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The prevalence of plant food allergies: A systematic review

Background There is uncertainty regarding the prevalence of allergies to plant food. Objective To assess the prevalence of allergies to plant food according to the different subjective and objective assessment methods. Methods Our systematic search of population-based studies (since 1990) in the lit... Full description

Journal Title: Journal of allergy and clinical immunology 2008, Vol.121 (5), p.1210-1218.e4
Main Author: Zuidmeer, Laurian, PhD
Other Authors: Goldhahn, Klaus, MD , Rona, Roberto J., FFPH , Gislason, David, MD , Madsen, Charlotte, DVM , Summers, Colin, BSc , Sodergren, Eva, PhD , Dahlstrom, Jorgen, PhD , Lindner, Titia, MD , Sigurdardottir, Sigurveig T., MD , McBride, Doreen, MBA , Keil, Thomas, MD
Format: Electronic Article Electronic Article
Language: English
Subjects:
soy
Quelle: Alma/SFX Local Collection
Publisher: New York, NY: Mosby, Inc
ID: ISSN: 0091-6749
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recordid: cdi_proquest_miscellaneous_69189374
title: The prevalence of plant food allergies: A systematic review
format: Article
creator:
  • Zuidmeer, Laurian, PhD
  • Goldhahn, Klaus, MD
  • Rona, Roberto J., FFPH
  • Gislason, David, MD
  • Madsen, Charlotte, DVM
  • Summers, Colin, BSc
  • Sodergren, Eva, PhD
  • Dahlstrom, Jorgen, PhD
  • Lindner, Titia, MD
  • Sigurdardottir, Sigurveig T., MD
  • McBride, Doreen, MBA
  • Keil, Thomas, MD
subjects:
  • Abridged Index Medicus
  • Adult
  • Allergic diseases
  • Allergy and Immunology
  • Biological and medical sciences
  • Cereal
  • Child
  • Digestive allergic diseases
  • EuroPrevall
  • Fertilizer industry
  • Fertilizers
  • Food allergy
  • food hypersensitivity
  • Food Hypersensitivity - epidemiology
  • fruit
  • Fruit - adverse effects
  • Fruit - immunology
  • Fundamental and applied biological sciences. Psychology
  • Fundamental immunology
  • Humans
  • Immunopathology
  • Medical sciences
  • meta-analysis
  • nuts
  • Nuts - adverse effects
  • Nuts - immunology
  • Plants - adverse effects
  • Plants - immunology
  • Prevalence
  • Sarcoidosis. Granulomatous diseases of unproved etiology. Connective tissue diseases. Elastic tissue diseases. Vasculitis
  • seeds
  • soy
  • vegetables
  • Vegetables - adverse effects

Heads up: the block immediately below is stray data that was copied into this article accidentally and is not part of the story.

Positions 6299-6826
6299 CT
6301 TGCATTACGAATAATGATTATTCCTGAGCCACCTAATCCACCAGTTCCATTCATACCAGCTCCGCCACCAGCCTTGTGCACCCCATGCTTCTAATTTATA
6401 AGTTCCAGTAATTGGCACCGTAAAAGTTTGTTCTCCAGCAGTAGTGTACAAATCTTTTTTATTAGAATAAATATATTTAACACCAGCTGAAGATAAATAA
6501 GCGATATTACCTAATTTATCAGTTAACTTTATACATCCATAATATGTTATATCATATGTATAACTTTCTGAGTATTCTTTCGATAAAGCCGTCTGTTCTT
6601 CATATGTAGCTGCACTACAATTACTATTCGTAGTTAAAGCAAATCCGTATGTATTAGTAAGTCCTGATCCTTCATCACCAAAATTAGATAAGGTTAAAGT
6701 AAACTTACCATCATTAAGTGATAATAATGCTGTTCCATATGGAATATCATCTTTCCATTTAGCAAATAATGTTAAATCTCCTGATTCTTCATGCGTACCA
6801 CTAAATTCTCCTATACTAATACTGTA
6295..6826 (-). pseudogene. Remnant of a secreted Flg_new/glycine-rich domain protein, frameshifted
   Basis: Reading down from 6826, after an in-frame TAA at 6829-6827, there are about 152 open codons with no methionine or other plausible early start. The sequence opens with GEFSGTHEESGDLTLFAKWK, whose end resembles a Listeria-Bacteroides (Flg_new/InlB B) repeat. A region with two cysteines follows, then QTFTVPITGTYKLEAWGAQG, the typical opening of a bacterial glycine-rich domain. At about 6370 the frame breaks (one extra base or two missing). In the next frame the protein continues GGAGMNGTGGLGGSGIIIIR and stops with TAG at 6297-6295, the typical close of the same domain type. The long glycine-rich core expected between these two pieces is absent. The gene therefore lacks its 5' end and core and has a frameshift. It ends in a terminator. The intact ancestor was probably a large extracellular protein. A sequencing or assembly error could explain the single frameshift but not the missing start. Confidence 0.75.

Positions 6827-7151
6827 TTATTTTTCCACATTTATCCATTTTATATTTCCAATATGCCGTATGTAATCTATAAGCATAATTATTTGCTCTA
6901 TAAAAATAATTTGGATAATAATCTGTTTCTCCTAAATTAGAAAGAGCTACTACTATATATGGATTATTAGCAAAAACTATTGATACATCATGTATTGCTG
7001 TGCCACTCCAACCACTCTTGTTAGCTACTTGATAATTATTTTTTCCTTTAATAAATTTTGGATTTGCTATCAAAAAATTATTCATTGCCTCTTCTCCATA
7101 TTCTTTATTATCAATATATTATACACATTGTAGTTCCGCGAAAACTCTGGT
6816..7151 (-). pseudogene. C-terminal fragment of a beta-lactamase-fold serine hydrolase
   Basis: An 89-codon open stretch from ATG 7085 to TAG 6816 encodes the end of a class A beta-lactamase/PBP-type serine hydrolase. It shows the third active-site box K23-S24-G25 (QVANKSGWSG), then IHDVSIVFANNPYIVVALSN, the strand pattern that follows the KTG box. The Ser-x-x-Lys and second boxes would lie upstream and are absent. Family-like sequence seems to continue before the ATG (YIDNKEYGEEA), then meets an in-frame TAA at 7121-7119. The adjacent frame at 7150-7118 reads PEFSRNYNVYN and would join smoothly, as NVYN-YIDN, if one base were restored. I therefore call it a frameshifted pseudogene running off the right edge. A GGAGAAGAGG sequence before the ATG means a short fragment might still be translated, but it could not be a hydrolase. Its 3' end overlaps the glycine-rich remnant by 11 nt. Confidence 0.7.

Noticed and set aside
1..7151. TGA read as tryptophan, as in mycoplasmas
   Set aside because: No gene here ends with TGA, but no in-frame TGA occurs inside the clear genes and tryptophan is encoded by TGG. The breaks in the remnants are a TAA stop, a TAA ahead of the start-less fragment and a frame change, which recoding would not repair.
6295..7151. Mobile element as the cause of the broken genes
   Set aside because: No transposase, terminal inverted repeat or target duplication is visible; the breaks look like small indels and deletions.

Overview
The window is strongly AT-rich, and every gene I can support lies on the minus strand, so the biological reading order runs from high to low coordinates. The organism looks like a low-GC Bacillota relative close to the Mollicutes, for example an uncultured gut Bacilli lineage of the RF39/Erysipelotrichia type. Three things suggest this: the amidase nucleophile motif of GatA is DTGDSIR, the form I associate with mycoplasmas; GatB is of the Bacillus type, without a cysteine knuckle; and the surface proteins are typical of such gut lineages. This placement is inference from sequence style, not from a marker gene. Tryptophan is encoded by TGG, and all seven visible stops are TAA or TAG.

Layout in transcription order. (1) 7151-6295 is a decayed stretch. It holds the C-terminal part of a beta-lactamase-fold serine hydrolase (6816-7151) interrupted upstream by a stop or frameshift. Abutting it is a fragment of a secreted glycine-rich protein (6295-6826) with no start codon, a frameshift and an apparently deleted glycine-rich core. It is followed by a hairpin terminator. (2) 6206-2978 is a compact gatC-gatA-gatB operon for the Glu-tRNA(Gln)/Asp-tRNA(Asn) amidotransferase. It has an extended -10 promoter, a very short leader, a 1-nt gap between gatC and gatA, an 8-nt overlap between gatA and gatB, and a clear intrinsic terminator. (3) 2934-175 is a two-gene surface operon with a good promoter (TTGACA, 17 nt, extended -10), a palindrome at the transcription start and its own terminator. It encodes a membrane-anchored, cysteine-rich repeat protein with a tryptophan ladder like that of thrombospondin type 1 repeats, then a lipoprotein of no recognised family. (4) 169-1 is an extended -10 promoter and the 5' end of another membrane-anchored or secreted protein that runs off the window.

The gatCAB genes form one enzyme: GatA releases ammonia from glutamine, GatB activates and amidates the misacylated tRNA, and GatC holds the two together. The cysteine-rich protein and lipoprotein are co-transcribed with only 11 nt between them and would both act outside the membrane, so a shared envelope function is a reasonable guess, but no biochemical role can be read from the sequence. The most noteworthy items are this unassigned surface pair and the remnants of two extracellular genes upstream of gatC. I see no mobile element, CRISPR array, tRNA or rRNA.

• Vegetables - immunology
  • wheat
ispartof: Journal of allergy and clinical immunology, 2008, Vol.121 (5), p.1210-1218.e4
description: Background There is uncertainty regarding the prevalence of allergies to plant food. Objective To assess the prevalence of allergies to plant food according to the different subjective and objective assessment methods. Methods Our systematic search of population-based studies (since 1990) in the literature database MEDLINE focused on fruits, vegetables/legumes, tree nuts, wheat, soy, cereals, and seeds. Prevalence estimates were categorized by food item and method used (food challenges, skin prick test, serum IgE, parent/self-reported symptoms), complemented by appropriate meta-analyses. Results We included 36 studies with data from a total of over 250,000 children and adults. Only 6 studies included food challenge tests with prevalences ranging from 0.1% to 4.3% each for fruits and tree nuts, 0.1% to 1.4% for vegetables, and
language: eng
source: Alma/SFX Local Collection
identifier: ISSN: 0091-6749
fulltext: fulltext
issn:
  • 0091-6749
  • 1097-6825
url: Link


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titleThe prevalence of plant food allergies: A systematic review
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creatorZuidmeer, Laurian, PhD ; Goldhahn, Klaus, MD ; Rona, Roberto J., FFPH ; Gislason, David, MD ; Madsen, Charlotte, DVM ; Summers, Colin, BSc ; Sodergren, Eva, PhD ; Dahlstrom, Jorgen, PhD ; Lindner, Titia, MD ; Sigurdardottir, Sigurveig T., MD ; McBride, Doreen, MBA ; Keil, Thomas, MD
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descriptionBackground There is uncertainty regarding the prevalence of allergies to plant food. Objective To assess the prevalence of allergies to plant food according to the different subjective and objective assessment methods. Methods Our systematic search of population-based studies (since 1990) in the literature database MEDLINE focused on fruits, vegetables/legumes, tree nuts, wheat, soy, cereals, and seeds. Prevalence estimates were categorized by food item and method used (food challenges, skin prick test, serum IgE, parent/self-reported symptoms), complemented by appropriate meta-analyses. Results We included 36 studies with data from a total of over 250,000 children and adults. Only 6 studies included food challenge tests with prevalences ranging from 0.1% to 4.3% each for fruits and tree nuts, 0.1% to 1.4% for vegetables, and <1% each for wheat, soy, and sesame. The prevalence of sensitization against any specific plant food item assessed by skin prick test was usually <1%, whereas sensitization assessed by IgE against wheat ranged as high as 3.6% and against soy as high as 2.9%. For fruit and vegetables, prevalences based on perception were generally higher than those based on sensitization, but for wheat and soy in adults, sensitization was higher. Meta-analyses showed significant heterogeneity between studies regardless of food item or age group. Conclusion Population-based prevalence estimates for allergies to plant products determined by the diagnostic gold standard are scarce. There was considerable heterogeneity in the prevalence estimates of sensitization or perceived allergic reactions to plant food.